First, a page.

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IF LOVE HAS A LANGUAGE, I don’t know how to speak it.

Take the gift I gave my wife last fall.

“Got you a present,” I say.

She looks at me quizzically. Why? she wonders. It’s not her birthday, not our anniversary.

“Go ahead,” I say. “Open it.”

She reaches inside the decorative bag; pulls out a box; opens the lid; and, from beneath the tissue paper, pulls out a pair of shoes.

In the language of love, shoes are to women what capital letters are to grammar … or syntax … or something language-y. The point is that women like shoes. So they should like gifts of shoes from their husbands.

Simple. Me Tarzan, you Jane.

She takes a shoe and dangles it at arm’s length as a person might hold a dead rodent.

“Great, huh?” I say.

“I don’t think I can walk in them,” she replies.

“Sure you can,” I assure her. “Try ’em on.”

She slips her feet into them.

“Wow,” I say. “You look incredible.”

“Jim,” she says, wobbling a little, “I can barely stand up.”

“That’s okay, that’s okay,” I say, and remind her of a piece of wisdom her mother imparted to her. “Suffer for fashion.”

“This isn’t suffering.” she says. “This is torture. And it’s not fashion. It’s …”

“I know,” I interrupt, helping her articulate her thought. “Fantastic.”

“I don’t know what you were thinking,” she says.

“I was thinking women like shoes,” I say, uncomprehending, as if I’m trying to remember something about factitive verbs.

“Women do,” she confirms. “But shoes they can wear.”

“You can wear those,” I protest.

She shoots me a look that does the talking for her. I don’t know exactly what it is saying, but it seems to be saying something like “I married an idiot.”

I guess women don’t like backless clear five-inch platform heels. How would I know?

She takes off the shoes.

Women, I think. Chinese is easier to understand.

SO, VALENTINE’S DAY is in the air.

The language of amore (Chinese for “love”) is in the air. Do I grasp the grammar of amore?

Like factitive verbs, I do.

Like Chinese.

Like backless five-inch platform heels.

So, okay, I can learn.

Flowers. Flow-hers. Flowers.

See? Easy. I go to a florist.

“Hi,” I say, all chipper and ready to master the language. “I’d like some flowers.”

“Very well,” says the slender man with the black-rimmed glasses as he comes out from behind the counter.

“What type?”

“Type?”

“Roses?”

“Roses sound good.”

“Red? Yellow? Bridal pink? Long-stemmed?”

I look around and want to reach in my back pocket for a translation book. “Yes. Roses. Roses sound nice. Good. Those … those are nice.”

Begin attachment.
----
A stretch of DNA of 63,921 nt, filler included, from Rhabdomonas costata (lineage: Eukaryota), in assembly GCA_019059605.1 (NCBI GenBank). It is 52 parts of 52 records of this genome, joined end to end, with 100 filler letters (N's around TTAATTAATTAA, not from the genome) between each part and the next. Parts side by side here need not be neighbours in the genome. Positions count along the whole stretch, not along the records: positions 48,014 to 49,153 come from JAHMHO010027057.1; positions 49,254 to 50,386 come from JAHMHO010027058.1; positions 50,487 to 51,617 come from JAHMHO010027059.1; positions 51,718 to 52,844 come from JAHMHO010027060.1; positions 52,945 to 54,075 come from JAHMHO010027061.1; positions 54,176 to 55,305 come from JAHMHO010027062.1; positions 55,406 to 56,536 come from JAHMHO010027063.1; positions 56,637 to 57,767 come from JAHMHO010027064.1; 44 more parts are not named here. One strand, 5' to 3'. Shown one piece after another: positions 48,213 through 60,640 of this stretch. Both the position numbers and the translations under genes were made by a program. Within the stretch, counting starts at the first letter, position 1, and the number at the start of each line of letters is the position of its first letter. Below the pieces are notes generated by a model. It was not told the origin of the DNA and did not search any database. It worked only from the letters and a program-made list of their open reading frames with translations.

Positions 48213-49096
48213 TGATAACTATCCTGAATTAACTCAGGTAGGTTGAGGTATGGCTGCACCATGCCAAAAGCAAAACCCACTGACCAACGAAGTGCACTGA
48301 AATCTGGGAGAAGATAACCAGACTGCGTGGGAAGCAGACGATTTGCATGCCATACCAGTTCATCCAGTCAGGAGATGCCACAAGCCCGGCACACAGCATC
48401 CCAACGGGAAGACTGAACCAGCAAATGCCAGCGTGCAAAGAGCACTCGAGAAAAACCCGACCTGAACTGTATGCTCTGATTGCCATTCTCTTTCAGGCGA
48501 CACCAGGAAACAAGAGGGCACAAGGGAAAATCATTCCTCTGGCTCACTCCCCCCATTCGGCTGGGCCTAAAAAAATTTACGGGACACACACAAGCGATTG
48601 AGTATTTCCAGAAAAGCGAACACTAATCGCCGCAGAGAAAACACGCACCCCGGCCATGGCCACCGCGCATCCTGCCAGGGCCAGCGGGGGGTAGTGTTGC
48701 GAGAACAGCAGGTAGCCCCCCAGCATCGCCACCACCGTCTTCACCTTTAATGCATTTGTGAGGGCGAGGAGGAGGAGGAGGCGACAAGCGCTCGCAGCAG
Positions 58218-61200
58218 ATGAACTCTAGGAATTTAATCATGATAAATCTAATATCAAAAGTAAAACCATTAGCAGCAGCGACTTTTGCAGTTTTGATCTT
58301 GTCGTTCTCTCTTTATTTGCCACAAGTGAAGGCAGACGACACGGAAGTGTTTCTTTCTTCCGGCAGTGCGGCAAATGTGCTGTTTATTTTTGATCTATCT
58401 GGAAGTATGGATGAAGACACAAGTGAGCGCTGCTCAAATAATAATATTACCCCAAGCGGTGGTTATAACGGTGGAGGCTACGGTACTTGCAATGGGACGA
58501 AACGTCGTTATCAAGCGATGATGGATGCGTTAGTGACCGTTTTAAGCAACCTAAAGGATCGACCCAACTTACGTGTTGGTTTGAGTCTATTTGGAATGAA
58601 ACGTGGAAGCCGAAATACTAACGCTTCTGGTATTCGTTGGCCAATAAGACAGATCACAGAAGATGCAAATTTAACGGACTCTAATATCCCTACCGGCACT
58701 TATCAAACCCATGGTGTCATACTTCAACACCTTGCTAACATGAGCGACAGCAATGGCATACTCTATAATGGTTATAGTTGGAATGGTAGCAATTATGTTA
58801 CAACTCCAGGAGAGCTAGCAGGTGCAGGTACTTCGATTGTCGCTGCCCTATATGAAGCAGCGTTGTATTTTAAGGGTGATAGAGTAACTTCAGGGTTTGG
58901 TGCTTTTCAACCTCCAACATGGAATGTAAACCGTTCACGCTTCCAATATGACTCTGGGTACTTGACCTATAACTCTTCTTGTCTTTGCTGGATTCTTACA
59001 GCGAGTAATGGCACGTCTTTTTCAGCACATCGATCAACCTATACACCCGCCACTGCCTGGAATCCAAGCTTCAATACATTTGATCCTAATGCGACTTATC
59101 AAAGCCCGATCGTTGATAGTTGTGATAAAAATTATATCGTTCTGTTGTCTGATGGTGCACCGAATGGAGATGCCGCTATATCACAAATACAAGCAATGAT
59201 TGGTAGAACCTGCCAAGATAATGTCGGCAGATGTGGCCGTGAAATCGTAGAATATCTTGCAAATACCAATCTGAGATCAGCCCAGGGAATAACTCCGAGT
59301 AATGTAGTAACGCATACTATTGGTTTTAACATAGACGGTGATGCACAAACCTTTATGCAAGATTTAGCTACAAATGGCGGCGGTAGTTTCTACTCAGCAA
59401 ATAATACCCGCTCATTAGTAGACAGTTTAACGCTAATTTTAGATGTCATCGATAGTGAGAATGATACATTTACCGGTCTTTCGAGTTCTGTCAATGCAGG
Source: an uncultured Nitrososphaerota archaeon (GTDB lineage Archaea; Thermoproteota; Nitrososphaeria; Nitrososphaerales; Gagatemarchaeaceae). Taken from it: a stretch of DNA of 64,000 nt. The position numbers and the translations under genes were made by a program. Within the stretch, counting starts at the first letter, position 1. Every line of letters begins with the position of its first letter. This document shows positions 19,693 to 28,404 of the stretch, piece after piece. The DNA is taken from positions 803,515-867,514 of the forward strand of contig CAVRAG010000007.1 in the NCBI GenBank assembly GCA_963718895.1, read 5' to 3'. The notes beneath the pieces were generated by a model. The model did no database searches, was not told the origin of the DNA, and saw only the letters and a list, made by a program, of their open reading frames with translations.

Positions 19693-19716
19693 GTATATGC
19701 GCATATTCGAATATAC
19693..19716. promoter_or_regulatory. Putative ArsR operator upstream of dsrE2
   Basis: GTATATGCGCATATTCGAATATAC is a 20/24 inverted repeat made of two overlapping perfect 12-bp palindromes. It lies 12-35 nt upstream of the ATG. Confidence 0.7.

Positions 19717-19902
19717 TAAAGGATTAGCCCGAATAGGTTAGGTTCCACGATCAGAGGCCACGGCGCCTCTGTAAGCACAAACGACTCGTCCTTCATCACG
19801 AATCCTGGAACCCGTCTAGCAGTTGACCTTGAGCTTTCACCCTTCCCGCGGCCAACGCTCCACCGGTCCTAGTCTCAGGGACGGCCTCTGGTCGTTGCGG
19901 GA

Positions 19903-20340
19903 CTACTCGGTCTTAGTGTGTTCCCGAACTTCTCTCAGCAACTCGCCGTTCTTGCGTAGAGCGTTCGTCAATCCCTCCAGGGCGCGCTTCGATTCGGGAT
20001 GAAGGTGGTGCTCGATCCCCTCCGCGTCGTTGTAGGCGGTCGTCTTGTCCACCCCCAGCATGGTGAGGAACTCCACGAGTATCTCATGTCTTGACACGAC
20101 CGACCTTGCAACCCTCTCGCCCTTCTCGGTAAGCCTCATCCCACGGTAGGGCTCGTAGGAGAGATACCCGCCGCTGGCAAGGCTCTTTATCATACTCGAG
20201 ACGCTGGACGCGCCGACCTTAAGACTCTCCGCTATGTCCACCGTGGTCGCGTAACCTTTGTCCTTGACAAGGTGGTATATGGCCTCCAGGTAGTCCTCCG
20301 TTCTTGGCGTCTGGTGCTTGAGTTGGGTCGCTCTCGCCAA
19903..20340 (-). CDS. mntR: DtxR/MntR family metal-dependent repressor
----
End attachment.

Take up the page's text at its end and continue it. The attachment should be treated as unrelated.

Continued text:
“The carnations?” he says.

“Yes, they are nice.”

“Carnations? They look like roses.”

“Yes,” he says in a tone that almost successfully hides what he is really saying: This guy is an idiot.

“Um, what about a bouquet?”

“We have many arrangements to choose from. Assorted irises. Very playful. Tulips, perhaps. For something elegant, white dendrobium orchids. Of course, you could get a bouquet of roses. Or, if you prefer, a bouquet of carnations.”

“Let’s, uh, forget the carnations. Okay?”

“As you wish.”

Standing amid the tall, short, elongated, stubby, red, purple, blue, yellow, white flowers, I am as wobbly as my wife is when she’s wearing those platform heels. My senses descend into a hallucination of color and fragrance, and I feel myself swirling around and around, like a guy in a surrealist movie.

It’s all Chinese to me. Or Arabic. Or Swedish. Or, heck, English. The grammar of flowers eludes me.

“I think I’ll think about it.”

The salesman nods. “Surely,” he says.

I leave to the tinkling of a little bell above the door.

CHOCOLATES.

She loves chocolates. What woman doesn’t? Apparently, there is even a kind of endorphin pleasure thing that chocolates release in some part of the brain. Great. Yes. Chocolates.

I pop my head into a confectionery a couple of blocks from the florist. In the case is a babble of choices: milk chocolate, dark chocolate, white chocolate, truffles, nougat, chocolate-covered nuts, chocolate-covered fruit, handcrafted artisan chocolate, organic chocolate, chocolate petits fours.

“Can I help you?” the woman behind the counter asks.

“Just looking,” I say.

I wander down the street. Although I am in my neighborhood, a few blocks from the house, I feel like a stranger in a strange land. I can’t find what I want to say.

And then I come across a shoe store. There, in the window, is a pair of strappy things. Stiletto heels. Open-toe.

They speak my language.

She’ll love ’em. I know it.